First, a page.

1. Beal, Judy A. DNSc, RN

Article Content

Latimer, M. A., Johnston, C. C., Ritchie, J. A., Clarke, S. P., & Gilin, D. (2009).Journal of Obstetric, Gynecologic, & Neonatal Nursing, 38(2), 182-194.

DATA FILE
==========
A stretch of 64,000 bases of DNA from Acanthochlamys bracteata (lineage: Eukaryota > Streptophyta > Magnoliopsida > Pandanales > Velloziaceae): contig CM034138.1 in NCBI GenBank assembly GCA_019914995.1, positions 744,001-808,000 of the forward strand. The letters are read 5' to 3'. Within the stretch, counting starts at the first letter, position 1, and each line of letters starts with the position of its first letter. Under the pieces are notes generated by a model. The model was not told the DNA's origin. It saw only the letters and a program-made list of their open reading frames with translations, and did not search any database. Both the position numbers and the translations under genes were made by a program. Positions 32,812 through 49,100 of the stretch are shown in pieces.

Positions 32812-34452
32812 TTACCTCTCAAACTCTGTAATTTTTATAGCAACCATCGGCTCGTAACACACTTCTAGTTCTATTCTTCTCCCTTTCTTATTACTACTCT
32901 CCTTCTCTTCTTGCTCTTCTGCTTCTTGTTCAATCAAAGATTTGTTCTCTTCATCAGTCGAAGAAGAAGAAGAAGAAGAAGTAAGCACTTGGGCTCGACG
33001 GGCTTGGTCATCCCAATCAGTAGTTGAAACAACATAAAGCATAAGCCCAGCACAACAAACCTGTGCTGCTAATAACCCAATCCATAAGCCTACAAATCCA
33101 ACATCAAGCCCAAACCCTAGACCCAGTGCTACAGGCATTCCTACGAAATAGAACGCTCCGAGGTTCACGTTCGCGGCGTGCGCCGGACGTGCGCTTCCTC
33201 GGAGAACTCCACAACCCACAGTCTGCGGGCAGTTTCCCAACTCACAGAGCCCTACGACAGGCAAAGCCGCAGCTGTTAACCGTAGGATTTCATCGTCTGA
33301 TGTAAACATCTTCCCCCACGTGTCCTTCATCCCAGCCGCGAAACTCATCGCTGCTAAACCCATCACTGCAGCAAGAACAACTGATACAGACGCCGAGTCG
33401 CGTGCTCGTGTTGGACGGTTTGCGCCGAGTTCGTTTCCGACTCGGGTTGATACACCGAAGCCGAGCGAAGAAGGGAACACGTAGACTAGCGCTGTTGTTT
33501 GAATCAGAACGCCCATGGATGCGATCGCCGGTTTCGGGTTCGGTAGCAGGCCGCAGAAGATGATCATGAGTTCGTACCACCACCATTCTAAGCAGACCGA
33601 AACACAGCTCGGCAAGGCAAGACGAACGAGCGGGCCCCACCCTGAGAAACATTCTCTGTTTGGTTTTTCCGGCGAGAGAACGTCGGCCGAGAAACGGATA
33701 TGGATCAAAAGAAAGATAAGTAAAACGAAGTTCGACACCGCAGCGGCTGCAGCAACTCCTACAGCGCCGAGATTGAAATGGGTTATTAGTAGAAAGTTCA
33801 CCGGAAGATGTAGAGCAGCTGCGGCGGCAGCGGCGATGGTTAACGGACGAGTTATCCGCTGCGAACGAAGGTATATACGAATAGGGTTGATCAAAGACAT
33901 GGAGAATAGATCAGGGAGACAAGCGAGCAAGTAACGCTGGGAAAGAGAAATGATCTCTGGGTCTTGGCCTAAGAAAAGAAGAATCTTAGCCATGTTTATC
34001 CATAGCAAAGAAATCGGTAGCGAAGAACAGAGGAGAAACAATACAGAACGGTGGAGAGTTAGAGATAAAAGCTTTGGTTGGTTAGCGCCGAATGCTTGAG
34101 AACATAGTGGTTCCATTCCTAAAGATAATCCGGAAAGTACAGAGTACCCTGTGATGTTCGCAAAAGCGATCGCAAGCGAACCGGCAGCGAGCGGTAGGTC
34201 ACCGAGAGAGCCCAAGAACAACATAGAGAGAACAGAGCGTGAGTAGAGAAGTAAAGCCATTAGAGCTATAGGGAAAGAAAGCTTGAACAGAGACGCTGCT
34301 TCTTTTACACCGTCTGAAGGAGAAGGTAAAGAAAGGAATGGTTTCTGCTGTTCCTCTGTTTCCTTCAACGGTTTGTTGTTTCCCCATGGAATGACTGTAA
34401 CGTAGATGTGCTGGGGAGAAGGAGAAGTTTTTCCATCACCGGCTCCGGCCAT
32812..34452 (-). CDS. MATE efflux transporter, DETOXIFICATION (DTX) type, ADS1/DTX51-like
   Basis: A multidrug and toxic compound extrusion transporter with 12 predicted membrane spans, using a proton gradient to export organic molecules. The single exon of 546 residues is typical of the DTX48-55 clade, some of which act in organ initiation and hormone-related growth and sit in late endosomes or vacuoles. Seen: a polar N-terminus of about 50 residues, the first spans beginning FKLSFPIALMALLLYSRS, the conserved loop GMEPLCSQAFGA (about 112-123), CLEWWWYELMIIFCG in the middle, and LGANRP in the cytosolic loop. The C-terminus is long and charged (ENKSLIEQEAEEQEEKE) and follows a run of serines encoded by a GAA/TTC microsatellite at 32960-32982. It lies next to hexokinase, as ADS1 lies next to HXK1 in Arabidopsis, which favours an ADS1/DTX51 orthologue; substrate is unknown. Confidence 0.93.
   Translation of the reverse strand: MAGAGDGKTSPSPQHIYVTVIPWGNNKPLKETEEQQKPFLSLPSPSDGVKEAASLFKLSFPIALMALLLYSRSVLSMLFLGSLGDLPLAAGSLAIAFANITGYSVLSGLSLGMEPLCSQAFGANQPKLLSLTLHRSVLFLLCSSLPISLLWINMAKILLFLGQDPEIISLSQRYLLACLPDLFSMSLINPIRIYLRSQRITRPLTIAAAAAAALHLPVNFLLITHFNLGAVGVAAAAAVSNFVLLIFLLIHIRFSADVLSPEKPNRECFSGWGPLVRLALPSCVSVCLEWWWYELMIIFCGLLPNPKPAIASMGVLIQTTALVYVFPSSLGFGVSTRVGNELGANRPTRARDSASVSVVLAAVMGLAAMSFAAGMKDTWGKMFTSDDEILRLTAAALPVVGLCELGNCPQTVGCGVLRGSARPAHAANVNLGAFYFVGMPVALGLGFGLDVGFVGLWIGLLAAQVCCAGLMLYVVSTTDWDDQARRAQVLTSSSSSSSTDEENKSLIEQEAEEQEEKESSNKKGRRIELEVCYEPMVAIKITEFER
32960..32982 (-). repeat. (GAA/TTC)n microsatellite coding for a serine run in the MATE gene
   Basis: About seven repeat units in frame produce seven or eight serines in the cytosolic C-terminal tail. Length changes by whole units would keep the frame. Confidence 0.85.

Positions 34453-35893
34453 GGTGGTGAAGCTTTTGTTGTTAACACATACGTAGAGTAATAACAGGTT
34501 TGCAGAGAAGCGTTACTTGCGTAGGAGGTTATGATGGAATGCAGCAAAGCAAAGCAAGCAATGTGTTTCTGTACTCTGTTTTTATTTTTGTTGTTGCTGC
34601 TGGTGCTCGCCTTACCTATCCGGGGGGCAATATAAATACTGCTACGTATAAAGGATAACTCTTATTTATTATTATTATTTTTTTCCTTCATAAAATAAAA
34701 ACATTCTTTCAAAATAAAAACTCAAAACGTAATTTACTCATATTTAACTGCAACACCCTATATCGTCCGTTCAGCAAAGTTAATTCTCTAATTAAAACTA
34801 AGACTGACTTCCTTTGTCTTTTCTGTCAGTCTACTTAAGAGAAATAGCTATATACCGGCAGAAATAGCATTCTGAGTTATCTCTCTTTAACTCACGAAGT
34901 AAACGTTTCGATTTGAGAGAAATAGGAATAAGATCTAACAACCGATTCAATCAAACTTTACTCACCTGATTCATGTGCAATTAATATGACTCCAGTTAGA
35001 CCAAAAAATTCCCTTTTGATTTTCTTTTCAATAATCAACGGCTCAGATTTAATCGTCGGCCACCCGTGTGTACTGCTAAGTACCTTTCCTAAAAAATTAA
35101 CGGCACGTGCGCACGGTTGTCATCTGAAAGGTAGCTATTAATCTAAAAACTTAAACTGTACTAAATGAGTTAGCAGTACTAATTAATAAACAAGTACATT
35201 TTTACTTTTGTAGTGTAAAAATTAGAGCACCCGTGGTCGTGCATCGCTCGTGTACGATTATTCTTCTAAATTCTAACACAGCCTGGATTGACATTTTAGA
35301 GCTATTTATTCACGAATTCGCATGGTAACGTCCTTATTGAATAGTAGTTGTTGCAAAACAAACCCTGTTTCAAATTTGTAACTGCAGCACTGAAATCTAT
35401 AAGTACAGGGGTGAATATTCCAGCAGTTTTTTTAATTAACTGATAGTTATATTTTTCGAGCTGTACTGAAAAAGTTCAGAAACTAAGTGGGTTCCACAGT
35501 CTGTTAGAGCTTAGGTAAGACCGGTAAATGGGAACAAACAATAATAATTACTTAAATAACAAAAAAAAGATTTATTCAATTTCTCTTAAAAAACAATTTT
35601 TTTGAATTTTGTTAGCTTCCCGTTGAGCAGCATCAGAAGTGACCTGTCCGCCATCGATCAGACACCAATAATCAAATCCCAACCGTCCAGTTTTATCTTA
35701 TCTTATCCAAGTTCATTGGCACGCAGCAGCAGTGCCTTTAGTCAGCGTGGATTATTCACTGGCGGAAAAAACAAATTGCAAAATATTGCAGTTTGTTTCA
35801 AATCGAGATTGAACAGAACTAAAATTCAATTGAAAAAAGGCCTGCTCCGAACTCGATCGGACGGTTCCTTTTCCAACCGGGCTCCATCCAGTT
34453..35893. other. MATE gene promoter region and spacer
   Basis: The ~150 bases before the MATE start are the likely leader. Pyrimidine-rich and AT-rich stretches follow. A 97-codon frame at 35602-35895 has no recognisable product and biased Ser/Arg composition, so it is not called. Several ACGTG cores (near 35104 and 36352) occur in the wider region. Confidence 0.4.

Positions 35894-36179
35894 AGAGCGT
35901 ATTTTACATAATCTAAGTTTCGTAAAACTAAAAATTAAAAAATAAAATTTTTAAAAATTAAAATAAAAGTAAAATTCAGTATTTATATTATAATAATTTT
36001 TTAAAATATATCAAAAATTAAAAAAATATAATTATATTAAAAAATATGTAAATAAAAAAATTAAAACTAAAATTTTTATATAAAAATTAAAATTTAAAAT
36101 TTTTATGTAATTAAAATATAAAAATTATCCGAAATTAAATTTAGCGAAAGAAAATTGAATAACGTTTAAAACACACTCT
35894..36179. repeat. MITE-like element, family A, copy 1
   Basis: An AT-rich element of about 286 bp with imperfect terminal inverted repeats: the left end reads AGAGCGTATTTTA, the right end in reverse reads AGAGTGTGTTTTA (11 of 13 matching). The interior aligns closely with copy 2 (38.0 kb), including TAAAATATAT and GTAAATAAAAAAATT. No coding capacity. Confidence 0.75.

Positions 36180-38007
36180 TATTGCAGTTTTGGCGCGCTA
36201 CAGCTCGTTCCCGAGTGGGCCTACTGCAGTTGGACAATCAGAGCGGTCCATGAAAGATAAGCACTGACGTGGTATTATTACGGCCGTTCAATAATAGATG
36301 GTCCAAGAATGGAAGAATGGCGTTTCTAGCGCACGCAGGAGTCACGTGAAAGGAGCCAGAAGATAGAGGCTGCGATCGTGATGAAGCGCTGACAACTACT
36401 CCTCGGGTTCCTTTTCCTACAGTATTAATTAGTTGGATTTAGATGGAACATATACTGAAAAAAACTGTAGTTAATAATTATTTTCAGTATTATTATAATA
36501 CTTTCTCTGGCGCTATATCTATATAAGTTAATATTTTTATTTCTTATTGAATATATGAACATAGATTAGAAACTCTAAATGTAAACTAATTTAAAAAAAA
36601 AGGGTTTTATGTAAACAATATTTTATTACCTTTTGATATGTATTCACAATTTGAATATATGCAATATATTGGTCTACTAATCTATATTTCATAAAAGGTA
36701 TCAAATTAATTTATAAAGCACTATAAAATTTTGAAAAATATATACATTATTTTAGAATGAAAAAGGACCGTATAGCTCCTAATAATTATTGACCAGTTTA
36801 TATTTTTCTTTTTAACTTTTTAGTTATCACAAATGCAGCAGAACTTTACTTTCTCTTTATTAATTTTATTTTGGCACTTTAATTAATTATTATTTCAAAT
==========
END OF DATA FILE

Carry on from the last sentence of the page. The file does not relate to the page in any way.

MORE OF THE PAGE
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Despite the plethora of evidence that neonates do experience pain and that exposure to painful interventions contributes to stress and negative short and long-term health outcomes, nurses continue to underestimate and under-treat neonatal pain. Several neonatal pain management protocols and guidelines have been developed and integrated into hospital accreditation reviews. The authors of this study wondered if there were organizational barriers to nurses using their knowledge about neonatal pain. This well designed rigorous cross-sectional study examined the effects of factors influencing evidenced-based pain management by nurses in two Level III NICUs in two large Canadian tertiary care centers. It was posited that there is a relationship between the knowledge, education, and experience of the nurse, the age and acuity of the neonate, and the organizational factors of information, resources, and opportunity. A convenience sample of 93 RNs who performed 170 tissue-damaging neonatal procedures was obtained. All of the nurses spoke English and worked at least half-time in the unit for at least 6 months. Chart data were collected from neonates who were at least 28 weeks gestation and who had experienced the following procedures performed or assisted by a nurse: heel lance, arterial and intravenous access, lumbar puncture, oral/nasal/endotracheal suctioning, wound care, and chest tube insertion. In both settings, there was no difference in the educational level of the nurses and all nurses scored moderately high on their knowledge of pain care with some gaps in knowledge in assessment of facial pain expression and frequency of pain medication administration. There were no major significant differences among infant acuity in the settings. The most interesting and significant finding was that when nurses perceived that nurse-physician collaboration was higher, they were more likely to perform evidence-based procedural pain management. Also interesting (and conflicting with previous work) nurses who cared for more acutely ill neonates also provided more evidence-based care. Reassuring was the finding that when the nurses were busier, as measured by increases in patient assignment, they were also more likely to use evidence to guide their pain care. The authors concluded that in collaborative work-settings where information is regularly exchanged between physicians and nurses, that neonatal pain is more effectively managed. What a call to action for us all!!